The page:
See also


  1. ^ a b c Ehrlich, Paul (1988). The Birder's Handbook. New York: Simon & Schuster. ISBN 0-671-65989-8.
  2. ^ Arterberry, Martha E. (2000). The Cradle of Knowledge. Development of Perception in Infancy. Cambridge: MIT Press. p. 27. ISBN 9780262611527.
  3. ^ Hannah Shaw. "Determining a Kitten's Age".
  4. ^ Starck, J.M.; Ricklefs, R.E. (1998). Avian Growth and Development. Evolution within the altricial precocial spectrum. New York: Oxford University Press. ISBN 0-19-510608-3.
  5. ^ a b Starck, J. (1998). Avian Growth and Development. Oxford Oxfordshire: Oxford University Press. ISBN 0-19-510608-3.
  6. ^ Kahl, M. Philip (1962). "Bioenergetics of growth in nestling wood storks". The Condor. 64 (3): 169–183. doi:10.2307/1365200. ISSN 0010-5422.
  7. ^ Eisenberg, John (1981). The Mammalian Radiations. London: Athlone Press. ISBN 0-485-30008-7.

External links


Confuciusornis is a genus of primitive crow-sized birds from the Early Cretaceous Period of the Yixian and Jiufotang Formations of China, dating from 125 to 120 million years ago. Like modern birds, Confuciusornis had a toothless beak, but close relatives of modern birds such as Hesperornis and Ichthyornis were toothed, indicating that the loss of teeth occurred convergently in Confuciusornis and living birds. It is the oldest known bird to have a beak. It was named after the Chinese moral philosopher Confucius (551–479 BC). Confuciusornis is one of the most abundant vertebrates found in the Yixian Formation, and several hundred complete, articulated specimens have been found.

Obstetrical dilemma

The obstetrical dilemma is a hypothesis to explain why humans often require assistance from other humans during childbirth to avoid complications, whereas most non-human primates give birth alone with relatively little difficulty. The obstetrical dilemma posits that this is due to the biological trade-off imposed by two opposing evolutionary pressures in the development of the human pelvis. As human ancestor species (hominids) developed bipedal locomotion (the ability to walk upright), decreasing the size of the bony birth canal, they also developed ever larger skulls, which required a wider obstetrical pelvic area to accommodate this trend in hominid infants.

Parental investment

Parental investment, in evolutionary biology and evolutionary psychology, is any parental expenditure (e.g. time, energy, resources) that benefits offspring. Parental investment may be performed by both males and females (biparental care), females alone (exclusive maternal care) or males alone (exclusive paternal care). Care can be provided at any stage of the offspring's life, from pre-natal (e.g. egg guarding and incubation in birds, and placental nourishment in mammals) to post-natal (e.g. food provisioning and protection of offspring).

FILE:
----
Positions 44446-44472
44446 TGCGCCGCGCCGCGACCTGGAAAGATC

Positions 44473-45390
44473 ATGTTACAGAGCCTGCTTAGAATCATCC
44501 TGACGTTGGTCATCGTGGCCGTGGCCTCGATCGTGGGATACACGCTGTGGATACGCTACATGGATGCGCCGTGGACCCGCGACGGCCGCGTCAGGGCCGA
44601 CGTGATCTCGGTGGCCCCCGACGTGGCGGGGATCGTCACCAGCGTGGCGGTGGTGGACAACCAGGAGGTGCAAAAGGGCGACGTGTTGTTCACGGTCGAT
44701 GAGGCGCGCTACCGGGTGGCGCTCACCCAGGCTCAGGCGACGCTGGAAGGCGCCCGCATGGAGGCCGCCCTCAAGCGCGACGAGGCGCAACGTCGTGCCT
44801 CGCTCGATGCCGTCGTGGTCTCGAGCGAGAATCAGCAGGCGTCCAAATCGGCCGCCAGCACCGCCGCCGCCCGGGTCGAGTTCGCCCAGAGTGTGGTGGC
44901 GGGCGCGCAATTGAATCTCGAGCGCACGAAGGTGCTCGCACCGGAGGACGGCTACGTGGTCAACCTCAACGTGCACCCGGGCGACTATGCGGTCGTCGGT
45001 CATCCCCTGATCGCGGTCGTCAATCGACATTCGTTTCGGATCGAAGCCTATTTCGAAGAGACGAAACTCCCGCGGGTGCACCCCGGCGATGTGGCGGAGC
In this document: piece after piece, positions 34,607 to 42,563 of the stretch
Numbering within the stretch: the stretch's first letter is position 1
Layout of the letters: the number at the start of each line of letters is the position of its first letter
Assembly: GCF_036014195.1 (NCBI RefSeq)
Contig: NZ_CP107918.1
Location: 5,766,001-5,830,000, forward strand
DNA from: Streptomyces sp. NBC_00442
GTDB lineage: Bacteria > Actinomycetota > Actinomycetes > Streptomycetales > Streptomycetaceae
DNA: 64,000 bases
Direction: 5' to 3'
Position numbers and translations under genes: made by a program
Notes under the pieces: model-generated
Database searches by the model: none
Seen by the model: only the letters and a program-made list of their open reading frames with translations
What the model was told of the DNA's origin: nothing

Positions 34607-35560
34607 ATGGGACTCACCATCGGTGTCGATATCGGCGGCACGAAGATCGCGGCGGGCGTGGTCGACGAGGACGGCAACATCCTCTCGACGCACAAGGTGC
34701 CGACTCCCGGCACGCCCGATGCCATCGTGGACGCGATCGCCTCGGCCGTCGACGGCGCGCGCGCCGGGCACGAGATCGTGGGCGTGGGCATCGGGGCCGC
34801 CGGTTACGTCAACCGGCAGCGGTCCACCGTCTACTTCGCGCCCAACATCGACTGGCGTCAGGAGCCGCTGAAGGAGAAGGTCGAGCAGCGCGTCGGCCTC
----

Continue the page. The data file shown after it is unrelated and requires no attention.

Parental investment theory, a term coined by Robert Trivers in 1972, predicts that the sex that invests more in its offspring will be more selective when choosing a mate, and the less-investing sex will have intra-sexual competition for access to mates. This theory has been influential in explaining sex differences in sexual selection and mate preferences, throughout the animal kingdom and in humans.

Standard Event System

The "Standard Event System" (SES) to Study Vertebrate Embryos was developed in 2009 to establish a common language in comparative embryology. Homologous developmental characters are defined therein and should be recognisable in all vertebrate embryos. The SES includes a protocol on how to describe and depict vertebrate embryonic characters. The SES was initially developed for external developmental characters of organogenesis, particularly for turtle embryos. However, it is expandable both taxonomically and in regard to anatomical or molecular characters. This article should act as an overview on the species staged with SES and document the expansions of this system. New entries need to be validated based on the citation of scientific publications. The guideline on how to establish new SES-characters and to describe species can be found in the original paper of Werneburg (2009).SES-characters are used to reconstruct ancestral developmental sequences in evolution such as that of the last common ancestor of placental mammals. Also the plasticity of developmental characters can be documented and analysed.